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This page is part of an archive of historical details from existing or defunct brass band websites. This is being maintained to provide a record of this information in the event of a band folding, its website disappearing or other loss of the historical record. Where possible, and appropriate, the information cached will be updated from time to time - and any corrections or updates are welcome.



Killamarsh Silver Band

Killamarsh Silver Band was formed in 1887 by a local Church Minister, Father Metcalf, who came to the village from Clay Cross in 1887 and almost immediately brought a Mr. Burnham to Killamarsh to be his gardener. Mr. Burnham, as well as a player, was also the conductor for over 60 years. Killamarsh Silver Band was an amalgamation of two rival Bands in the village, one being Killamarsh Old Band, formed during the 1890's. For many years the band was the main form of entertainment and hobby for the local village. At its Peak it provided an outlet for many amateur musicians and won prizes in competitions around the country.

From then until the mid 1920's all was well and the band competed in local competitions against the many other bands in the area. At that time, every village had a band, and the larger villages had several. Most of the bands either were attached to an industry (e.g. coal mine), or had many miners in the band as the whole of South Yorkshire, North East Derbyshire and North Nottinghamshire was renowned for the number of pits which existed.

Killamarsh Silver Band was reasonably successful until 1926 when they almost disbanded as a result of the General and Coalminers strikes. As many of the players were miners, there was a great deal of acrimony between those miners on strike and the "scabs" who continued to work. Committee minutes at the time reported verbal and physical violence and the two factions ignoring each other in rehearsals. How the musical director coped is unknown, but eventually peace reigned and the band became successful again, winning local, regional and national competitions. The most prestigious were those at Crystal Palace (before the fire) and Belle Vue, Manchester.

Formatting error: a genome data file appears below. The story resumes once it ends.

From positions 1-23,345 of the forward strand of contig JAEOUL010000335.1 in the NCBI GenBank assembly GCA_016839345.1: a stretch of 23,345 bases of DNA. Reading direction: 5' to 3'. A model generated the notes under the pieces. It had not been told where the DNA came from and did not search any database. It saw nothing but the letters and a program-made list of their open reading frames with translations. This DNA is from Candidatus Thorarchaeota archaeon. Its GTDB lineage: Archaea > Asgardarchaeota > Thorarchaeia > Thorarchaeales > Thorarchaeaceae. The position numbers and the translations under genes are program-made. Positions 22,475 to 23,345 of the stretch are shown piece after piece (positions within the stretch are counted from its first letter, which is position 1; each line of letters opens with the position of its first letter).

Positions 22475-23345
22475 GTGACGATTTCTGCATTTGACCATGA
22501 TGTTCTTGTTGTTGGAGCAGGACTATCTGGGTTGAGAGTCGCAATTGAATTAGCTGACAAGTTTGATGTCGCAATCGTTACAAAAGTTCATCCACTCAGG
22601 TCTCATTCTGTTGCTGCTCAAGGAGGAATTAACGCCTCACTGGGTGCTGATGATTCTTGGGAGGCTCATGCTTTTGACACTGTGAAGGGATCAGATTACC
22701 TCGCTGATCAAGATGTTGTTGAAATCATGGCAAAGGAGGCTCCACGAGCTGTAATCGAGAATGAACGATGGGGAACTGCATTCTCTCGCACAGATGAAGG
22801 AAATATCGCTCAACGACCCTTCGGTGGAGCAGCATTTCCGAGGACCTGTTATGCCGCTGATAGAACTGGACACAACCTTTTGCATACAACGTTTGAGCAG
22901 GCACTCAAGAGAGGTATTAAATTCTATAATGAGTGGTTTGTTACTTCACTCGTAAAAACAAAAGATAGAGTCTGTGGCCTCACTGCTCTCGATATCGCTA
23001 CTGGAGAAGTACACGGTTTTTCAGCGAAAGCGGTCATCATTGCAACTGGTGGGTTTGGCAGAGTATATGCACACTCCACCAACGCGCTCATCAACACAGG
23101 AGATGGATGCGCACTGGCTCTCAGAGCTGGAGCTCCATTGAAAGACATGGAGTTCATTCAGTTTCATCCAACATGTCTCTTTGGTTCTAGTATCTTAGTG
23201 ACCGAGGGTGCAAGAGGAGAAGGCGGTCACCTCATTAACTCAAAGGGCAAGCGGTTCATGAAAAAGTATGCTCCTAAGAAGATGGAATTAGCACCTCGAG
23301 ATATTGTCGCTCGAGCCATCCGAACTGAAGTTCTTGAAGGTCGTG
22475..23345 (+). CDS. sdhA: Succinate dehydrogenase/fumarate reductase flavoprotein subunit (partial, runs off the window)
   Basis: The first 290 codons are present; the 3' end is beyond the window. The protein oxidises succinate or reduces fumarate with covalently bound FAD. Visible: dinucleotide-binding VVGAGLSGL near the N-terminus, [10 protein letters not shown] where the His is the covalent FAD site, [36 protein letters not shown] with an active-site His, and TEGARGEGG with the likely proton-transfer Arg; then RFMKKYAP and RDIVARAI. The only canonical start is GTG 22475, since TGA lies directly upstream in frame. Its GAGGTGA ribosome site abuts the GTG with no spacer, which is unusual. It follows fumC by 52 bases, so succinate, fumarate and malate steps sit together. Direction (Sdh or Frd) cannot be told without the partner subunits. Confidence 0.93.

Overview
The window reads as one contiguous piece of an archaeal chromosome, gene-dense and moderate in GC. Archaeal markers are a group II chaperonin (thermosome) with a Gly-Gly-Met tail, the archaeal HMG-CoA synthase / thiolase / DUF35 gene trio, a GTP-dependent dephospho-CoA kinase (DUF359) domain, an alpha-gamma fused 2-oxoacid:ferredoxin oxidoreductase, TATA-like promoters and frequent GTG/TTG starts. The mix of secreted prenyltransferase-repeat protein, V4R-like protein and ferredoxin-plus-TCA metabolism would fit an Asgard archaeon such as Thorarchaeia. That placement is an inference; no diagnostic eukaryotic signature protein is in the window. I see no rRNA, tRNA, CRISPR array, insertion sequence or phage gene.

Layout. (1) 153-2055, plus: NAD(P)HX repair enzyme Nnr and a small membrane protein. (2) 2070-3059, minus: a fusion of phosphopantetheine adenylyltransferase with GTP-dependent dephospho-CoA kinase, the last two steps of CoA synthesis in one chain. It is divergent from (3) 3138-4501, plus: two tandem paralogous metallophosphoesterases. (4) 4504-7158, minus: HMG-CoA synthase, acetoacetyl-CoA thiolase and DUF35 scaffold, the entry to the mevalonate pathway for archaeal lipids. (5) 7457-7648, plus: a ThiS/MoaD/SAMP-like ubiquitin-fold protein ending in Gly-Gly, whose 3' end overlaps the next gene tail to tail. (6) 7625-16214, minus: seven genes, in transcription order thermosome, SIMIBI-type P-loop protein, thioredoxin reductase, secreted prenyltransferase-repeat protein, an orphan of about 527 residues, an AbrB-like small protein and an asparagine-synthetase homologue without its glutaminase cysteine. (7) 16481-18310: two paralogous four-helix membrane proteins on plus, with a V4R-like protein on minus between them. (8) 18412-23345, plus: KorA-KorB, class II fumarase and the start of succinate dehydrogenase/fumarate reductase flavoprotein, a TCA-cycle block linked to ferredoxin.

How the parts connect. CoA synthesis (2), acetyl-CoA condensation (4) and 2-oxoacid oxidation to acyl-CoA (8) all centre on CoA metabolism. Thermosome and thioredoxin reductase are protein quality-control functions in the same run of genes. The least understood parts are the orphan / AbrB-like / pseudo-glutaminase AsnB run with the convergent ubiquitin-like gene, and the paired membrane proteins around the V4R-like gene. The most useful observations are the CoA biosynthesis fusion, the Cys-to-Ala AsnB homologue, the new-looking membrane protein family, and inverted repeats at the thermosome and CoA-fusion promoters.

The Second World War took its toll and the band began to fade in the early 50's so by 1960, the band was down to approximately 10 players and going nowhere. An influx of young players during the latter part of the 1960's, a change of musical director and a change in philosophy changed the bands fortunes, and by 1985 they had 35 members and were very active in the local area. The change in fortunes is attributed to a decision to stop competing and concentrate upon entertaining, playing mainly concerts, fayres and fetes.

The current band is made up of both male and female players with an age range of 10 years to 75 years and most of them live in Killamarsh or the many villages around the area. They are all amateur musicians who play for the love of it and it costs them money in subscriptions and for other expenses such as the cost of travel and accommodation for our regular tours in England and the Continent. The band rehearse at St Giles Church Hall, Sheepcote Road, Killamarsh on Wednesdays at 7.30pm to 9.00pm, and Sundays 5.00pm to 6.45pm. We have approximately 40 members of various standards of playing, some who play for competition bands as well, and are always happy to welcome new players or those who fancy dropping in for a blow!

The Band is totally self-supporting and receives no money from any outside body. All its finances come from its members and their playing efforts at the various engagements that we perform at during the year. In recent years we have received 2 lottery grants totalling around 43,000, much of which has been used to buy new instruments.